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Your tax returns are prepared for your approval. Once approved, they are e-filed to the appropriated agencies.
We will begin preparation and live transmission of income tax returns on January 15, 2019. Once the IRS and applicable states begin processing tax returns, we will post the date.
Income tax organizers are available to assist taxpayers in gathering their information prior to filing their taxes Just email us. There are no obligation on your part.
😃Once again this season, we will be offering tax preparation and e-filing at NO CHARGE to the following:
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Each year clients have questions regarding their taxes. We take pride in getting those questions answered.
Due to reoccurring check cashing issues and to maintain security; Townsend Tax Service will only be accepting Debit / Credit card payments. An auto invoice will be emailed from SQUARE. INC once preparation is completed with a link for payment.
The Auto Invoice will look like the attached sample
1. Your tax preparer will need copies of everyone's drivers license.
2. Your current cell phone number for texting
3. Your current email address
4. Your current mailing address
5. Everyone's social security number
6. Everyone's date of birth
7. Your banking info if direct deposit is desired: (name of bank, routing number, account number, saving or checking)
8. Partnership and Corporate returns are due no later than MARCH 15.
TOWNSEND TAX SERVICE
We keep track of all the tax law changes so you don't have to.
Your Complete Guide to the 2018 Tax Changes
1. THE MARRIAGE PENALTY IS (MOSTLY GONE)
One thing to notice from these brackets is that the so-called marriage penalty, which many Republican leaders (including President Trump) wanted to eliminate, is almost absent.
If you're not familiar, here's a simplified version of how the marriage penalty works. Let's say that two single individuals each earned a taxable income of $90,000 per year. Under the old 2018 tax brackets, both of these individuals would fall into the 25% bracket for singles. However, if they were to get married, their combined income of $180,000 would catapult them into the 28% bracket. Under the new brackets, they would fall into the 24% marginal tax bracket, regardless of whether they got married or not.
In fact, the married filing jointly income thresholds are exactly double the single thresholds for all but the two highest tax brackets in the new tax law. In other words, the marriage penalty has been effectively eliminated for everyone except married couples earning more than $400,000.
2. STANDARD DEDUCTION AND PERSONAL EXEMPTION
While it's being sold as a tax cut, the higher standard deduction really falls more under the category of a simplification.
Yes, the standard deduction has roughly doubled for all filers, but the valuable personal exemption has been eliminated. For example, a single filer would have been entitled to a $6,500 standard deduction and a $4,150 personal exemption in 2018, for a total of $10,650 in income exclusions. Under the new tax plan, they would just get a $12,000 standard deduction. Is it better? Yes. But it's not really "doubled."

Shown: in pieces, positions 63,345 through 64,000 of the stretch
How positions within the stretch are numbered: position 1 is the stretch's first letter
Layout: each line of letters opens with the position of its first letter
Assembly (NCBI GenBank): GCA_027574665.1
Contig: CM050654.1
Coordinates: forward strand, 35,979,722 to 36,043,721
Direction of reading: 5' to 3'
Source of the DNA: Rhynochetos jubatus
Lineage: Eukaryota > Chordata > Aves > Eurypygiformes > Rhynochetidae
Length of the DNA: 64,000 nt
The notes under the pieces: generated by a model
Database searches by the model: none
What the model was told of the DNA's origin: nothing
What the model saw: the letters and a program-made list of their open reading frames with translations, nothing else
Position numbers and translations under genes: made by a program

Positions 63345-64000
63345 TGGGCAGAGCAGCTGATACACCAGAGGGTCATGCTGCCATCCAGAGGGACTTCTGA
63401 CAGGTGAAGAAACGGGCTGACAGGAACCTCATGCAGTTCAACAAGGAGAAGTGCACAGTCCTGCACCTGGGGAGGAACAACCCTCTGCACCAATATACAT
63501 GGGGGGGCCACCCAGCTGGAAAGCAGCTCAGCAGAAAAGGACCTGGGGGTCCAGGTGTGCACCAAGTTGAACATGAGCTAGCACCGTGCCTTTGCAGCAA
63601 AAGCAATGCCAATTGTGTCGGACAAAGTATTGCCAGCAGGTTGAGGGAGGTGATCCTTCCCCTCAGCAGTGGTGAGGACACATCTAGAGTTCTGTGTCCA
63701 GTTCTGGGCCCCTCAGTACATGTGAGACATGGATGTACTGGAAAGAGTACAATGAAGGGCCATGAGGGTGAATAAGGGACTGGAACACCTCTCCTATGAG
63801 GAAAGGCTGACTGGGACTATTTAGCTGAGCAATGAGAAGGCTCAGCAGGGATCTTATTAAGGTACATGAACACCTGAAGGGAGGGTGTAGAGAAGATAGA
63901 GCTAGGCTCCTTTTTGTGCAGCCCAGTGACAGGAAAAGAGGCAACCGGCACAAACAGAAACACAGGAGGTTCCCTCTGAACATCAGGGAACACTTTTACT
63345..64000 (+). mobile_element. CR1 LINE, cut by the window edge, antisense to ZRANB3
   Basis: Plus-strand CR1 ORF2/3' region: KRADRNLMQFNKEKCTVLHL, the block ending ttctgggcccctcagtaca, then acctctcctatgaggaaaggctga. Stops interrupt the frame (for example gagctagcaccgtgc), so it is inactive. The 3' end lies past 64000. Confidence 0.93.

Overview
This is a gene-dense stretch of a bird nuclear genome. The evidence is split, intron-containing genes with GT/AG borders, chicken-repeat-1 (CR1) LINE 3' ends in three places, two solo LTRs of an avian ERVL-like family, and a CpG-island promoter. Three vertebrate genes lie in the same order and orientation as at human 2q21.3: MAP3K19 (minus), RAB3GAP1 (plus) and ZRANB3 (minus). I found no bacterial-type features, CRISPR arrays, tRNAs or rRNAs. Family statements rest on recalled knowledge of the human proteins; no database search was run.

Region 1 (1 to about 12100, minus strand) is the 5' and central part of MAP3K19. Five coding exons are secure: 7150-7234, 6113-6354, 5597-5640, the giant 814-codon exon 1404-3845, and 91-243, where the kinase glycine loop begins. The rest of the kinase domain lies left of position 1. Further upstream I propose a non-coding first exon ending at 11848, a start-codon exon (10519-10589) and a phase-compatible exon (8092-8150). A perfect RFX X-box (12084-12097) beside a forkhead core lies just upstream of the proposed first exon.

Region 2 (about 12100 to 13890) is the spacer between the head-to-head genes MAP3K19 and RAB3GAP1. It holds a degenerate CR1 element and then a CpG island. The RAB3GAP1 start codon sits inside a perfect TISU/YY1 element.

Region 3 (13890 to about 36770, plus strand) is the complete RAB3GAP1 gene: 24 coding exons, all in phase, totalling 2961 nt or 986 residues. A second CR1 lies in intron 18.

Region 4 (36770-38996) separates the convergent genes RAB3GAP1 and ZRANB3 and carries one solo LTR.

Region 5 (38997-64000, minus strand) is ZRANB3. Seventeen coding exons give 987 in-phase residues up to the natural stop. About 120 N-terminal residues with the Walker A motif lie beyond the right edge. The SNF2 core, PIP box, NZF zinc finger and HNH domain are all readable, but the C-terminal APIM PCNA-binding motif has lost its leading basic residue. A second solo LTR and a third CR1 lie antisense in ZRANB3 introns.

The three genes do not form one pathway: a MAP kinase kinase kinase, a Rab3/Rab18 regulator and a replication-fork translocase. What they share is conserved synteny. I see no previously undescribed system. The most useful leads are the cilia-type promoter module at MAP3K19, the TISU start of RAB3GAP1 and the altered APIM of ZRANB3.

3. CAPITAL GAINS TAXES
The general structure of the capital gains tax system, which applies to things like stock sales and sales of other appreciated assets, isn't changing. However, there are still a few important points to know.
For starters, short-term capital gains are still taxed as ordinary income. Since the tax brackets applied to ordinary income have changed significantly, as you can see from the charts above, your short-term gains are likely taxed at a different rate than they formerly were.
Also, under the new tax law, the three capital gains income thresholds don't match up perfectly with the tax brackets. Under previous tax law, a 0% long-term capital gains tax rate applied to individuals in the two lowest marginal tax brackets, a 15% rate applied to the next four, and a 20% capital gains tax rate applied to the top tax bracket.
Instead of this type of structure, the long-term capital gains tax rate income thresholds are similar to where they would have been under the old tax law.
4. TAX BREAKS FOR PARENTS
I mentioned earlier that the personal exemption is going away, which could disproportionally affect larger families.
However, this loss and more should be made up for by the expanded Child Tax Credit, which is available for qualified children under age 17. Specifically, the bill doubles the credit from $1,000 to $2,000, and also increases the amount of the credit that is refundable to $1,400.
In addition, the phaseout threshold for the credit is dramatically increasing.
If your children are 17 or older or you take care of elderly relatives, you can claim a nonrefundable $500 credit, subject to the same income thresholds.
Furthermore, the Child and Dependent Care Credit, which allows parents to deduct qualified child care expenses, has been kept in place. This can be worth as much as $1,050 for one child under 13 or $2,100 for two children. Plus, up to $5,000 of income can still be sheltered in a dependent care flexible spending account on a pre-tax basis to help make child care more affordable. You can't use both of these breaks to cover the same child care costs, but with the annual cost of child care well over $20,000 per year for two children in many areas, it's safe to say that many parents can take advantage of the FSA and credit, both of which remain in place.
5. EDUCATION TAX BREAKS
Earlier versions of the tax bill called for reducing or eliminating some education tax breaks, but the final version does not. Specifically, the Lifetime Learning Credit and Student Loan Interest Deduction are still in place, and the exclusion for graduate school tuition waivers survives as well.
One significant change is that the bill expands the available use of funds saved in a 529 college savings plan to include levels of education other than college. In other words, if you have children in private school, or you pay for tutoring for your child in the K-12 grade levels, you can use the money in your account for these expenses.